First he should not be imposing the VAT rise which is a poorly timed burden on businesses and is putting inflationary pressure into the economy.
It is clear now that squeezing living standards for ordinary families is becoming a central part of this government’s economic strategy. It is not just unfair, it is the wrong economic judgement for the future of our country.
We are seeing from this government a casual attitude to the impact which rising living costs will have on families.
Even before this Conservative-led government put up prices again with its VAT increase, inflation was rising three times faster than wages.
In April, the first wave of cuts to families tax credits will be introduced, further squeezing low and middle income earners.
A government that was in touch with the real world would be doing more to help people through this difficult period and have greater concern for the impact which this will have on consumer confidence.
Second, if Mr Cameron is really concerned about jobs, he should address the dangers of a lost generation of young people.
He should think again about his decision to abandon the Future Jobs Fund and the 100,000 additional jobs it would have offered to young people out of work.
Nearly 1 in 5 young people is unemployed.
The Work and Pensions Select Committee says there is a looming gap in provision for unemployed young people.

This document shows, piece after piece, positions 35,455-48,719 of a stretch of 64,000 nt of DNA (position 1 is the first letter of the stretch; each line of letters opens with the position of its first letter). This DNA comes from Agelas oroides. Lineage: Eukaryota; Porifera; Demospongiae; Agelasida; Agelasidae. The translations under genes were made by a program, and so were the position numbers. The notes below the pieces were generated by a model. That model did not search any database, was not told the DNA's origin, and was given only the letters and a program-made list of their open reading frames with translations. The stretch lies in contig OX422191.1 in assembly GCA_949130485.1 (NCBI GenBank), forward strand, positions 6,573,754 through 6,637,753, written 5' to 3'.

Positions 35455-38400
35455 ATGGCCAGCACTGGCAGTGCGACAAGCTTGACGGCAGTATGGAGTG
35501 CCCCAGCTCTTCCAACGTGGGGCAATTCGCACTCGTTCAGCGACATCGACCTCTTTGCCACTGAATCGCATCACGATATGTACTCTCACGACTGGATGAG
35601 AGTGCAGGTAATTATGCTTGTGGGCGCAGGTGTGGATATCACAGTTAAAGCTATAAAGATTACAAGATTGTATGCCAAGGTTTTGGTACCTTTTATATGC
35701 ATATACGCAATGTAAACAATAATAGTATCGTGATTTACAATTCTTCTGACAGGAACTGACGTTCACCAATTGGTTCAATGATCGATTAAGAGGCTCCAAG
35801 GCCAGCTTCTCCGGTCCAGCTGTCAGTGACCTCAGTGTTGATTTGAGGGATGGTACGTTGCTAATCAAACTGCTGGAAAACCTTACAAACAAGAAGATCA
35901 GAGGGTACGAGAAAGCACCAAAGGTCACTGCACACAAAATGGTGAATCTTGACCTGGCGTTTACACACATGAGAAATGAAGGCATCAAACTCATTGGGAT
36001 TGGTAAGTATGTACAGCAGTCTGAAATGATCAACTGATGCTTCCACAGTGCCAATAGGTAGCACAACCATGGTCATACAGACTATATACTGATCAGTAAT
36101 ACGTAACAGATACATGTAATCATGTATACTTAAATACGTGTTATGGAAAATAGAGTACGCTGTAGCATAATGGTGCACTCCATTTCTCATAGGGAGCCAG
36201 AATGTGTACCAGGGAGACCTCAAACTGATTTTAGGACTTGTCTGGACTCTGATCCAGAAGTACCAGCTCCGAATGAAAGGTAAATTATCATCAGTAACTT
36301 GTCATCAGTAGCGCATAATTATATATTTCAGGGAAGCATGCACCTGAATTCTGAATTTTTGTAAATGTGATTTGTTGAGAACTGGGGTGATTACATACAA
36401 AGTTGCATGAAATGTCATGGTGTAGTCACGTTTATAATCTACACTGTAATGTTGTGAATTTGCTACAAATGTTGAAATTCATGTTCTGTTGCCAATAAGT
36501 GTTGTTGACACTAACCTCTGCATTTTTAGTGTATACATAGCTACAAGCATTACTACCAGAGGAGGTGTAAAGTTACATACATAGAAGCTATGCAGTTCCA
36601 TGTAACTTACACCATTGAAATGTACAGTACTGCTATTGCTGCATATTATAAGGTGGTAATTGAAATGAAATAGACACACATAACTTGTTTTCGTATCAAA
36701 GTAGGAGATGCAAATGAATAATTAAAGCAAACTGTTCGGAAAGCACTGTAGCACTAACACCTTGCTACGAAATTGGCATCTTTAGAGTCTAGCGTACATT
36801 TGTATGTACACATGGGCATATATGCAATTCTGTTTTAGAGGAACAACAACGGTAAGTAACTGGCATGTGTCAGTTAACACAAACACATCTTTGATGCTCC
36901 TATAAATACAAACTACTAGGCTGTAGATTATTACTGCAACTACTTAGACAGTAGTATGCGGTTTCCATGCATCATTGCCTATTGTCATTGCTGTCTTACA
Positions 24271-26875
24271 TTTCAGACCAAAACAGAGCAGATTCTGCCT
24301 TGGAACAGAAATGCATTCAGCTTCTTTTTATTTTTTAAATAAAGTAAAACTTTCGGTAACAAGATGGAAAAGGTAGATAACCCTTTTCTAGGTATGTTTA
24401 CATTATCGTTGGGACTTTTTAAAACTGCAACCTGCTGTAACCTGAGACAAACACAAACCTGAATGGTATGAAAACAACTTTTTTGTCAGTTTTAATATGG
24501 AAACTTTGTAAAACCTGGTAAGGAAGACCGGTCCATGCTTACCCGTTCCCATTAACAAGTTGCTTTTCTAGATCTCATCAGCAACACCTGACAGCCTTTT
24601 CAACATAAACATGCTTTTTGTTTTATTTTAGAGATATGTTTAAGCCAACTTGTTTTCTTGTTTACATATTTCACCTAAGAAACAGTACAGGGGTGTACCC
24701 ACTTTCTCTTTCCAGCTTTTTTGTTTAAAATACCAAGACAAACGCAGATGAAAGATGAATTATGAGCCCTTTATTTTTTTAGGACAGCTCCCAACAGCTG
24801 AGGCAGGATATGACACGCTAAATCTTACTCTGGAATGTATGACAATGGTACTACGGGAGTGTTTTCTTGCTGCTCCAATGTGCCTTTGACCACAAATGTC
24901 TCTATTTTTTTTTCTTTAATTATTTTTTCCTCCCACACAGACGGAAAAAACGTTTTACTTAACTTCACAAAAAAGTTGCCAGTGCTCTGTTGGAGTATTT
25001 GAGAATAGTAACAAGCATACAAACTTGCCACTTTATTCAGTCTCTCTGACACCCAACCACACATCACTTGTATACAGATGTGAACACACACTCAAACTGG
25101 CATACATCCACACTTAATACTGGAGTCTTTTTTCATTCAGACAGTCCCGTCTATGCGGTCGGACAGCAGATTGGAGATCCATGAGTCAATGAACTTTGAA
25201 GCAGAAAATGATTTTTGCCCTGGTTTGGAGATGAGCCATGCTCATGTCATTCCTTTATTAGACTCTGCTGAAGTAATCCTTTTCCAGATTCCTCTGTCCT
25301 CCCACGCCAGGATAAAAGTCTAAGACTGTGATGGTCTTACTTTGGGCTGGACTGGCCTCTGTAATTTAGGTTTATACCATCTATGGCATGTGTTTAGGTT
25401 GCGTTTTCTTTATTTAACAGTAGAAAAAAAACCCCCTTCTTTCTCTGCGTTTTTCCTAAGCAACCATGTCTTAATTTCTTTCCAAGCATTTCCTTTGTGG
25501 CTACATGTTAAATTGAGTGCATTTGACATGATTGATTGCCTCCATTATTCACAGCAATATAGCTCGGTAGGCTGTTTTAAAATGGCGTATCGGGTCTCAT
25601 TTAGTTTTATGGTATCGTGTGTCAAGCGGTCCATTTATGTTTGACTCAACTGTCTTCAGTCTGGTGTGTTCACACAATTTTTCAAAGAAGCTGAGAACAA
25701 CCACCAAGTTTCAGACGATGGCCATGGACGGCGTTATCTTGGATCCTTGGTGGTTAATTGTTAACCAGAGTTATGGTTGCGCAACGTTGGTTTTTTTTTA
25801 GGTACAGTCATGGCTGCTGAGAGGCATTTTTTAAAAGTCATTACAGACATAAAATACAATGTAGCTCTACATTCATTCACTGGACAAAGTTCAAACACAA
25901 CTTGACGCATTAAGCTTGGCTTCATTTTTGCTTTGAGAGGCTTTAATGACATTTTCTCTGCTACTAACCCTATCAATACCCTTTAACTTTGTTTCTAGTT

The decision to betray young people is not just unfair it is the wrong long-term economic judgement for our country.
Out of work, these young people cost money to the Exchequer and their potential is being wasted.
And we know from the 1980s and 1990s, the dangers of leaving young people without hope and chances.
Third, to help growth and jobs, the government should make good on the strategic support required for industry.
They should bring to an end the eight wasted months since the coalition agreement promised action to help small and medium enterprises with lending from the banks.
And they should make good on firm lending agreements for these enterprises which are the lifeblood of the economy.
They should put right the mistake of excluding small businesses from access to the regional growth fund.
And instead of withdrawing support from leading British firms like Sheffield Forgemasters, they should be making it happen.
To make this support possible, Labour is today calling on the government to put right their decision to make a major tax cut for the banks between last year and this.
Last year Labour’s bonus tax raised 3.5bn from the banks.
This year the government’s levy will raise just 1.25bn.
A huge tax cut for the banks at a time when everyone else is paying more.
This is not just unfair. It is, once again, the wrong economic judgment.
We believe the extension of the bonus tax for another year is not only fairer but also more responsible
That is because we would use the money raised to support economic growth.
Let me just say one final thing.
They have had eight months to come up with a growth strategy and all they can come up with a proposal to make it easier to sack workers.
Here we see two different visions of how to improve Britain’s economy: Labour’s vision of supporting industry to grow our economy and David Cameron’s answer which is simply to increase the insecurity that people already feel at work.
David Cameron is squeezing the living standards of ordinary families, he wants to make it easier for them to be sacked and he is letting the banks off the hook.
It is Labour that is on the side of the many and he is on the side of the few.
And now let me turn to Alan